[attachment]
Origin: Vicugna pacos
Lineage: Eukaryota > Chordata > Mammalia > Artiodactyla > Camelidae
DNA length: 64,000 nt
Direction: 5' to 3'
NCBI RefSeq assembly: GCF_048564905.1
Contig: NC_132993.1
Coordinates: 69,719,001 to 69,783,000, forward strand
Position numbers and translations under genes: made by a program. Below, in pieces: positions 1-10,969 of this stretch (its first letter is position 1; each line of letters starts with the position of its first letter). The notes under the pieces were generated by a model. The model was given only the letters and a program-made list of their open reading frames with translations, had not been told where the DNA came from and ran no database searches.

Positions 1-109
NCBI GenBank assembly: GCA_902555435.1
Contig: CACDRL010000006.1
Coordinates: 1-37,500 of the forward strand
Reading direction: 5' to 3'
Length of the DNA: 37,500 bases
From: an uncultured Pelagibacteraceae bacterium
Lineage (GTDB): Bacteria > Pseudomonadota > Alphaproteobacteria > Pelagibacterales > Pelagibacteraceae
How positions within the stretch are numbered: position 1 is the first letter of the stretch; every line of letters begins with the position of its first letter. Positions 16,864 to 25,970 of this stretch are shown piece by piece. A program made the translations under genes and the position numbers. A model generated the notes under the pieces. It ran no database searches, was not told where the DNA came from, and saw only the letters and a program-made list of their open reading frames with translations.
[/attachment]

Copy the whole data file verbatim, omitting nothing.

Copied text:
Origin: Vicugna pacos
Lineage: Eukaryota > Chordata > Mammalia > Artiodactyla > Camelidae
DNA length: 64,000 nt
Direction: 5' to 3'
NCBI RefSeq assembly: GCF_048564905.1
Contig: NC_132993.1
Coordinates: 69,719,001 to 69,783,000, forward strand
Position numbers and translations under genes: made by a program. Below, in pieces: positions 1-10,969 of this stretch (its first letter is position 1; each line of letters starts with the position of its first letter). The notes under the pieces were generated by a model. The model was given only the letters and a program-made list of their open reading frames with translations, had not been told where the DNA came from and ran no database searches.

Positions 1-109
NCBI GenBank assembly: GCA_902555435.1
Contig: CACDRL010000006.1
Coordinates: 1-37,500 of the forward strand
Reading direction: 5' to 3'
Length of the DNA: 37,500 bases
From: an uncultured Pelagibacteraceae bacterium
Lineage (GTDB): Bacteria > Pseudomonadota > Alphaproteobacteria > Pelagibacterales > Pelagibacteraceae
How positions within the stretch are numbered: position 1 is the first letter of the stretch; every line of letters begins with the position of its first letter. Positions 16,864 to 25,970 of this stretch are shown piece by piece. A program made the translations under genes and the position numbers. A model generated the notes under the pieces. It ran no database searches, was not told where the DNA came from, and saw only the letters and a program-made list of their open reading frames with translations.